Definition of offspring in English:

offspring

noun

  • 1A person's child or children.

    ‘the offspring of middle-class parents’
    • ‘When my offspring were tiny, it was the thing that made it so you could tell which of their drawings was of me.’
    • ‘However, to avoid paying strangers to look after their offspring, should parents be forced to ask such a task of their own parents?’
    • ‘In all cases, the parents revealed their offspring were kicking a ball, handling a racquet or racing about before their fifth birthday.’
    • ‘Although it may deeply embarrass their teenage offspring, parents love to record family outings and special occasions for posterity.’
    • ‘Parents let their offspring roam the streets quite happily, not knowing what they are up to.’
    • ‘Grandparents, particularly grandmothers, cared for the offspring of married sons or daughters.’
    • ‘When parents accuse their offspring of treating the place like a hotel they are usually quite accurate.’
    • ‘It could be argued that parents subsidising their offspring's first house purchase is not necessarily a good thing.’
    • ‘Many parents moan about their offspring rising at the crack of dawn.’
    • ‘Many parents also introduce limited alcohol at home when their offspring are young, on the grounds that they must learn how to handle the substance.’
    • ‘True, he had expected me - more than any of his other offspring - to become the politician of the family.’
    • ‘They play the offspring of two warring criminal families who join forces to try and bring peace to the neighbourhood.’
    • ‘Admittedly, for its target audience of parents and accompanying offspring this is a safe bet.’
    • ‘Jim warned him prior to introducing him to Hannah that the youngest Dawson offspring is a charmer.’
    • ‘A traditional craft, it is passed on from parents to their offspring.’
    • ‘Parents expect too much from their offspring and the children are unable to meet it.’
    • ‘Many parents have pulled their offspring out of school altogether, worried about the chaos on the streets.’
    • ‘Parents have a special seating area from where they can keep a close eye on their offspring as the children burn off some excess energy.’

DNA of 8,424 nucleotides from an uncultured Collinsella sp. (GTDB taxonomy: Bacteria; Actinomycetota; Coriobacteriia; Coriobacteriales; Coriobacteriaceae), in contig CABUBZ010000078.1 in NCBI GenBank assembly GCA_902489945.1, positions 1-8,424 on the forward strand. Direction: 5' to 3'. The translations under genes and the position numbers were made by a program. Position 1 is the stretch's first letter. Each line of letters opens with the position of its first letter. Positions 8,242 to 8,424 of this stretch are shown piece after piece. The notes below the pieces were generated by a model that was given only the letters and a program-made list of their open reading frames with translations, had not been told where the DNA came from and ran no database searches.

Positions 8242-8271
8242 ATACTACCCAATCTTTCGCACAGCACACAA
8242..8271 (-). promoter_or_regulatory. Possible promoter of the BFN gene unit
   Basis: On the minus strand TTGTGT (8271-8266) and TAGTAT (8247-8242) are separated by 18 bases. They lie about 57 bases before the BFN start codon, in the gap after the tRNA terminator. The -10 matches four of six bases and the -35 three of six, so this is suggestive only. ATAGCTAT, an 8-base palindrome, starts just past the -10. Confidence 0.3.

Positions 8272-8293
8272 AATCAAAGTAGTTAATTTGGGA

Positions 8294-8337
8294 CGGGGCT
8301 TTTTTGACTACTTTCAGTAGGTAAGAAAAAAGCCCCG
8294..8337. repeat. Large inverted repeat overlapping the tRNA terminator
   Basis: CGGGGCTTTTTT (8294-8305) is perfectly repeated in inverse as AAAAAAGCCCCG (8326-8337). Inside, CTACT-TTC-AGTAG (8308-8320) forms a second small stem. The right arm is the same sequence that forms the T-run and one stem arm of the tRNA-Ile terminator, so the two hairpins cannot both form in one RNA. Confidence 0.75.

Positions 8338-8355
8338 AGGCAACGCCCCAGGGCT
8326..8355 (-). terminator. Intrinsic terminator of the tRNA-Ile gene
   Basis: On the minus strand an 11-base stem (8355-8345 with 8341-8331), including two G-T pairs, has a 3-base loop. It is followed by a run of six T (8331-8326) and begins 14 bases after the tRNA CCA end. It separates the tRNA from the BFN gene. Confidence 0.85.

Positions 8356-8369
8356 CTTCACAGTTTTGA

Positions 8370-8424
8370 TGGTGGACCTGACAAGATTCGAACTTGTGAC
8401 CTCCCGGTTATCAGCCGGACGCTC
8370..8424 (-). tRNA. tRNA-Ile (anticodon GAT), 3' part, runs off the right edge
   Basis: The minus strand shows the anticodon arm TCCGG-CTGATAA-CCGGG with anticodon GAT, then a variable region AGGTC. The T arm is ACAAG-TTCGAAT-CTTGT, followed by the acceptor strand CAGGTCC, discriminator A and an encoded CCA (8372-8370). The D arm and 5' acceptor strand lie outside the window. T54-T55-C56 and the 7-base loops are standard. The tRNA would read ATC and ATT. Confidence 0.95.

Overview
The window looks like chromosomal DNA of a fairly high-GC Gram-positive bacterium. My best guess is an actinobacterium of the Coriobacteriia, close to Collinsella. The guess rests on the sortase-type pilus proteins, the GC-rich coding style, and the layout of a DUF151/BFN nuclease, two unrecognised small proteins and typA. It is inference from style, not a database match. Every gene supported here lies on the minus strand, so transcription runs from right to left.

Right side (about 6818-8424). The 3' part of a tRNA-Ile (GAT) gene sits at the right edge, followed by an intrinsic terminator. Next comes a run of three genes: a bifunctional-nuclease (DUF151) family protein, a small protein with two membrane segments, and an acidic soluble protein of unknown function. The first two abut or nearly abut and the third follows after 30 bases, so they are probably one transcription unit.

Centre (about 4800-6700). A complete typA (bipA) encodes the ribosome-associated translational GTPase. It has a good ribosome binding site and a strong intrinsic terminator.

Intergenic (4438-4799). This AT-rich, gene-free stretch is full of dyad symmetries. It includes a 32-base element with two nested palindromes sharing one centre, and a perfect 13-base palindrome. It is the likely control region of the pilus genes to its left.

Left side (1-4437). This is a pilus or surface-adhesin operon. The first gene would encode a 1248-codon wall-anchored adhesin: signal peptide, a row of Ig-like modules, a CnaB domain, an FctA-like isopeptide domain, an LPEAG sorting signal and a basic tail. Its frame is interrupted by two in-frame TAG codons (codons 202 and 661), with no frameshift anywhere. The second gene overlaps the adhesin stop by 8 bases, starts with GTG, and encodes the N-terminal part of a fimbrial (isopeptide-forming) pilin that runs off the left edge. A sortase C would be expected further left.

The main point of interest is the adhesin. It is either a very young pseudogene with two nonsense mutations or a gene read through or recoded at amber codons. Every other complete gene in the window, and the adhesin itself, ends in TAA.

• ‘Leaving a small child at day care can be a traumatic experience for both the parents and their offspring.’
    • ‘The best solution on offer rests solely with the parents, as their offspring are a reflection of them.’
    children, sons and daughters, progeny, family, youngsters, babies, brood
    child, baby, infant, son, daughter, youngster, little one, tot, tiny tot
    View synonyms
    1. 1.1 An animal's young.
      • ‘In Kekexili, he encountered large groups of female antelopes with their offspring.’
      • ‘Until the bird learns the tricky task of catching its own fish, the adult birds will continue to deliver food to their offspring.’
      • ‘It is the offspring of the onion fly, which sometimes flits about among the young onions at this season.’
      • ‘Packs are typically composed of an alpha pair and their offspring, including young of previous years.’
      • ‘The offspring of control animals were kept under the same conditions.’
      • ‘Bird watchers will also be able to see the adult male teach his offspring how to snatch fish from the lake over the next few weeks.’
      • ‘The young bird is the offspring of the well-known pair of black eagles that nests in the Walter Sisulu Botanical Garden.’
      • ‘European boars interbred with the Polynesians' small pigs, and the offspring ran wild.’
      • ‘Researchers not too long ago successfully bred the offspring of two ‘species’ of Galapagos finches.’
      • ‘The ‘isolated’ case of one cow has become the case of the cow and her two offspring.’
      • ‘After that, she lived alone in the woods, surrounded by the offspring of her cream-colored cat.’
      • ‘Much of that outlay can be recouped by selling the offspring of the bird to other breeders at, say, £5,000 a bird.’
      • ‘Many species of animals gather in groups to rest or raise their offspring.’
      • ‘When the mouse bred with a normal female, his offspring retained the ability to fight off cancer.’
      • ‘Those calves include the offspring of the cow that tested positive for the disease.’
      • ‘Soon a little coop was constructed in the back garden and the duck and her eight offspring were installed in their new home.’
      • ‘When fully grown up, the offspring of birds and animals abandon their parents, and carve out a world of their own.’
      • ‘Even animals chastise their offspring with a little nip of pain to teach them to behave.’
      • ‘However, the real way to make money in Wildlife Park is to get your animals to mate and then sell the offspring.’
      • ‘The first offspring of the animal is passed on to a neighbouring poor family, so that the benefit is multiplied each year.’
    2. 1.2 The product or result of something.
      ‘German nationalism was the offspring of military ambition’
      • ‘Humourless and heavy-hearted love only produces hate as its offspring.’
      • ‘Indeed, 100 years of germ theory has spawned impressive germ-fighting offspring.’

Origin

Old English ofspring (see off, spring).

Pronunciation